• How Long Do You Think It's Gonna Last?

    How Long Do You Think It's Gonna Last?

    Big Red Machine (Musical group)

    Arriving three years after the project's full-length debut, How Long Do You Think It's Gonna Last? takes the form of a star-studded, over-hour-long follow-up by Big Red Machine, a collaboration between Bon Iver's Justin Vernon and the National's Aaron Dessner. More collaborative and less experimental than its predecessor, it adheres to a dreamy, wistful, midtempo universe, one where guest vocalists float in and out of duets with and takeovers for Vernon as various themes relating to the lifecycle languidly unfold. A consistently subdued, reflective affair with minimal chord movement and delicate production touches, its selection of "Latter Days" as the opener -- a song nostalgic for innocence -- is fitting. A duet with Anaïs Mitchell, it also establishes the record's spartan approach to arranging, with electric piano, simple drums, and evaporative electronic atmosphere. Mitchell soon turns up again, this time alongside Fleet Foxes on the modestly jauntier "Phoenix." Also making more than one appearance here is none other than Taylor Swift, on the heels of her own folklore and Evermore, which were co-produced by Dessner. She takes the lead on the compassionate "Renegade" after providing harmony vocals on "Birch," a soaring highlight for Vernon. Along with the improvisatory "Easy to Sabotage" (featuring Naeem), among the album's more animated entries is "Mimi," which layers noodly guitar and vocal rounds by Vernon and guest singer Ilsey (Ilsey Juber) over an odd time signature that might best be described as 5/8. That song was co-written by Vernon, Dessner, and Ilsey and features drums by Big Thief's James Krivchenia. Among other contributors are Sharon Van Etten, Lisa Hannigan, and My Brightest Diamond's Shara Nova, who join forces as backing vocalists on a gospel-informed tribute to Scott Hutchison ("Hutch"), and Ben Howard and This Is the Kit, who appear together on "June's a River." Elsewhere, "Brycie" -- dedicated to Aaron Dessner's brother and National bandmate, Bryce -- is one of three tracks to feature Aaron on lead vocals for the first time in his career. After an hour, the album is bookended with another Anaïs Mitchell appearance, the nostalgic "New Auburn." While How Long Do You Think It's Gonna Last?'s mellow poignancy is likely to stick more than any of its songs; its pathos is genuine and immersive. ~ Marcy Donelson (syndetics)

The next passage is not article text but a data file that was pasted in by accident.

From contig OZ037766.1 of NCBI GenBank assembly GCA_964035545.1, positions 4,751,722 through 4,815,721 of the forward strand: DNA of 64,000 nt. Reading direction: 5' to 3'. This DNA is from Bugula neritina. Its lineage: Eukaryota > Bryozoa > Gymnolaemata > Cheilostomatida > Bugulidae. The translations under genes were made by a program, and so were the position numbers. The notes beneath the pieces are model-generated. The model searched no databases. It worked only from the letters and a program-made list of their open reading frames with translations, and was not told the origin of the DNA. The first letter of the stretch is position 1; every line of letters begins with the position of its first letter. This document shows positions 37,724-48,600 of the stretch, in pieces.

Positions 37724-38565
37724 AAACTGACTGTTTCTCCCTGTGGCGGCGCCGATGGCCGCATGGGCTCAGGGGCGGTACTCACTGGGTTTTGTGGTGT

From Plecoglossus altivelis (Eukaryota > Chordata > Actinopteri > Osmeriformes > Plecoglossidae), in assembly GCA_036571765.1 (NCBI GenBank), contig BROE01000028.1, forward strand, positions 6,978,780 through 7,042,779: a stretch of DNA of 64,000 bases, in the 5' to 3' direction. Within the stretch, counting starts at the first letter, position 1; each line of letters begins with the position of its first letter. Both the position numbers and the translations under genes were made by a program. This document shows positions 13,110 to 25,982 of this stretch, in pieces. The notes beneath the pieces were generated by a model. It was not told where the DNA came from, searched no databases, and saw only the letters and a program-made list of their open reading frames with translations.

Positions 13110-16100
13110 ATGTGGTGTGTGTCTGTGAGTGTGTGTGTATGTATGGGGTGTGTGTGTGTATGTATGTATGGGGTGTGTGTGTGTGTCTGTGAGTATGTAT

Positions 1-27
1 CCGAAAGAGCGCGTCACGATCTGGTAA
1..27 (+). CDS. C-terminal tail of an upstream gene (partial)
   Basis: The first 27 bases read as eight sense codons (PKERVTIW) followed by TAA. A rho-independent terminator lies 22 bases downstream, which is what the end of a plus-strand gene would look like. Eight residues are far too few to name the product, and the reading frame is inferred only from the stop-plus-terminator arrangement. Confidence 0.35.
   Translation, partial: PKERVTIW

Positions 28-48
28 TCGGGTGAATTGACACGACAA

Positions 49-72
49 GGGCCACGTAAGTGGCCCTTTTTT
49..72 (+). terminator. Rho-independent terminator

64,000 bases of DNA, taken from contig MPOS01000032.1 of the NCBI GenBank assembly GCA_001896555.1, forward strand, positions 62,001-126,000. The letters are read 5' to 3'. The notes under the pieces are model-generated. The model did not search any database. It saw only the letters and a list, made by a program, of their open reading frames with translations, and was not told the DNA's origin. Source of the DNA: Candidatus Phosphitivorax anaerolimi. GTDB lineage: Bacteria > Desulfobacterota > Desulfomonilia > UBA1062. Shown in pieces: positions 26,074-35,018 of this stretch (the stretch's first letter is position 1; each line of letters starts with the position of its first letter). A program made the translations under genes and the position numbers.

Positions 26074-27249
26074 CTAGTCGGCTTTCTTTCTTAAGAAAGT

Format: Music CD

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  • Downhill From Everywhere

    Downhill From Everywhere

    Browne, Jackson

    Jackson Browne albums don't come around all that often anymore. During his prolific years in the 1970s and '80s, he had plenty to say and said it with the sensitivity and poetic candor that is his stock-in-trade. Released in July 2021, Downhill from Everywhere is Browne's fourth studio album since the turn of the millennium, and it's a pretty good one. One of the defining voices of the boomer generation, he epitomized the laid-back singer/songwriter sound of the West Coast and in that respect, little has changed. At 72, Browne's musical legacy remains undiminished and if Downhill isn't a particularly radical entry in his catalog, it has the heart, craft, and veteran presence of an artist who has little to prove, but still a bit more to say. Warmly arranged in the lean manner of his best '70s work, the ten-song set is a delight of tasteful guitar work, folk-rock charm, and perceptive lyrics befitting the singer's current position on the timeline. Among the reflections on mortality (the wistful "Still Looking for Something") and late-in-life romance ("Minutes to Downtown") are more topical concerns like the environment (the title track's punchy anti-pollution plea) and immigration (the poignant "The Dreamer"). In this way, Downhill adheres to Browne's late-period album template of presenting a fairly even balance of the personal and political. Captaining the expected band of L.A. studio stalwarts with easy grace, it's an album full of strong performances, few missteps, and the weary charisma that has been one of the singer's hallmarks. A half-century into his career, that timeless feeling that signified even Browne's earliest releases is still present, if ever-so-slightly more shopworn by time's passing. ~ Timothy Monger (syndetics)